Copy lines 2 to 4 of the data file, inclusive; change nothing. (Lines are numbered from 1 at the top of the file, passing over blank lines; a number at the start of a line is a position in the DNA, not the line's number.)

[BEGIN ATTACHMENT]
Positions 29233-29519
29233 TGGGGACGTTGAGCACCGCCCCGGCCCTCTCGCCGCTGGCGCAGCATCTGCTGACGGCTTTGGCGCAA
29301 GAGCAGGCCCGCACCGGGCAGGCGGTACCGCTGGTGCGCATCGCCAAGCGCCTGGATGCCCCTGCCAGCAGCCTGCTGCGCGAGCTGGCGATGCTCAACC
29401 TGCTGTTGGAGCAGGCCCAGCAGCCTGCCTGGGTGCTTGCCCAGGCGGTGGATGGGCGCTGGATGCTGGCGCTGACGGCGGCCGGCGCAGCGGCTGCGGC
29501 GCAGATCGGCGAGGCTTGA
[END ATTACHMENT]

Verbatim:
29233 TGGGGACGTTGAGCACCGCCCCGGCCCTCTCGCCGCTGGCGCAGCATCTGCTGACGGCTTTGGCGCAA
29301 GAGCAGGCCCGCACCGGGCAGGCGGTACCGCTGGTGCGCATCGCCAAGCGCCTGGATGCCCCTGCCAGCAGCCTGCTGCGCGAGCTGGCGATGCTCAACC
29401 TGCTGTTGGAGCAGGCCCAGCAGCCTGCCTGGGTGCTTGCCCAGGCGGTGGATGGGCGCTGGATGCTGGCGCTGACGGCGGCCGGCGCAGCGGCTGCGGC